2:40 PM, Mar 23, 2015 • By DANIEL HALPER
A fact sheet on the Defense budget from the Foreign Policy Initiative:
After heated committee debates, the House and Senate will each take up budget resolutions this week that would make minimal changes to the $1 trillion in defense cuts required by the Budget Control Act(BCA). A recent FPI fact sheet explained the key features of the defense budget proposal introduced in the House Budget Committee, as well as options proposed by President Obama, the chairmen of the House and Senate Armed Services Committees, and the bipartisan National Defense Panel. This update describes the amended resolutions that will be considered by the House and Senate this week, as well as a proposal from the House Republican Study Committee (RSC).
The budget resolutions that Congress will debate feature a total of $613 billion for defense spending, a marginal increase above the figure requested by President Obama. However, the resolutions reach this target by leaving the BCA cuts to the Defense Department’s base budget in place while providing an extra $39 billion for Overseas Contingency Operations (OCO), an account normally restricted to paying for war-related costs. This maneuver would require the support of both the appropriations committees and the Obama administration, which may not be forthcoming.
At a Thursday hearing, the Secretary of Defense Ashton Carter and Chairman of the Joint Chiefs of Staff Martin Dempsey suggested that OCO dollars are not an acceptable substitute for increased base budget funding, since they only provide a one-year fix. Gen. Dempsey stated, “We submit a one-year budget but in the context of a five-year future defense plan, and we won't have the certainty we need over that period” if sequestration-level caps still apply in FY16 and beyond.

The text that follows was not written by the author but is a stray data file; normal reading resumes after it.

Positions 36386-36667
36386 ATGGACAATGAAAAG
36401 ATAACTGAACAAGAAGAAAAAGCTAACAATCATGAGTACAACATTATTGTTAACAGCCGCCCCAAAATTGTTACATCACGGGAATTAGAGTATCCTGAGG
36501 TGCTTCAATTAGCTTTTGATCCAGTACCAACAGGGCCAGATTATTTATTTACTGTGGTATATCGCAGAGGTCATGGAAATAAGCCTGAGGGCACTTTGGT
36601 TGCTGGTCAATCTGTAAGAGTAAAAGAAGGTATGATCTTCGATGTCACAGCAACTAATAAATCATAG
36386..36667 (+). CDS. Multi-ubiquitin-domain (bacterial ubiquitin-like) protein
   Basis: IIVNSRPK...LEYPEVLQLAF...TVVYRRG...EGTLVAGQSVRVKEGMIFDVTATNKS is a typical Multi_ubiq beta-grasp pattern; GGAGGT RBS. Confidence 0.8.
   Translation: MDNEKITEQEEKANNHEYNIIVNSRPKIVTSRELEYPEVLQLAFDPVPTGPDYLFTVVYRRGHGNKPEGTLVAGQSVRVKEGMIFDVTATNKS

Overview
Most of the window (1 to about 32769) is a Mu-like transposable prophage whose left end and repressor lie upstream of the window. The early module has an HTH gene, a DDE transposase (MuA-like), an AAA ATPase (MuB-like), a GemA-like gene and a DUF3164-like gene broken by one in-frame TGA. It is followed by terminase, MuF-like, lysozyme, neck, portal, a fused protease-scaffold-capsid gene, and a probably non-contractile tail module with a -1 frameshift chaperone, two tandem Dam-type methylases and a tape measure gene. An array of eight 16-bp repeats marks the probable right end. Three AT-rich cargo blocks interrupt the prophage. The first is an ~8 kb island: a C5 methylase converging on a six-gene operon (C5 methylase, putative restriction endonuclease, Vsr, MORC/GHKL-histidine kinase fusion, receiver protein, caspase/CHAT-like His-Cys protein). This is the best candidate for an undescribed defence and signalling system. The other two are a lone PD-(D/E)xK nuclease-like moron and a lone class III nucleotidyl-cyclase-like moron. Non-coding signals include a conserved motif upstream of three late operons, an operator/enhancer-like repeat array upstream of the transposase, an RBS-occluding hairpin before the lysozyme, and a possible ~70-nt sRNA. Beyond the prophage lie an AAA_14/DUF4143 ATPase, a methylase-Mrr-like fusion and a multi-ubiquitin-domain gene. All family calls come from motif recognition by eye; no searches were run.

Moreover, an FY16 budget of either $612 or $613 billion would result in significant shortfalls for our military. Gen. Dempsey has said that the President’s budget request would leave the Pentagon at the “lower, ragged edge” of manageable risk, while Secretary Carter has warned that there would be “no margin left for error, nor for a response to a strategic surprise.” This is why the RSC, the chairmen of the House and Senate Armed Services Committees, and the bipartisan, congressionally-appointed National Defense Panel have all recommended substantial increases in the defense budget.
The question before Congress is whether it will heed the advice of both military leaders and independent experts, or whether it will remain wedded to defense cuts signed into law before the rise of the Islamic State of Iraq and Syria, the Russian invasion of Ukraine, and the dramatic spread of Iranian influence across the Middle East.
The presidential candidates could learn from Indiana’s governor.4:39 PM, Feb 28, 2015 • By WILLIAM KRISTOL
Lost in much of the reporting about CPAC is that almost all of the likely presidential candidates—really, all of them, with the exception of Rand Paul—seemed to place themselves at the Reaganite hawkish-internationalist end of the foreign policy spectrum. The much-heralded return of Republican isolationism or anti-interventionism wasn’t much in evidence, except during Rand Paul's half hour on the stage.
11:33 AM, Feb 4, 2015 • By JERYL BIER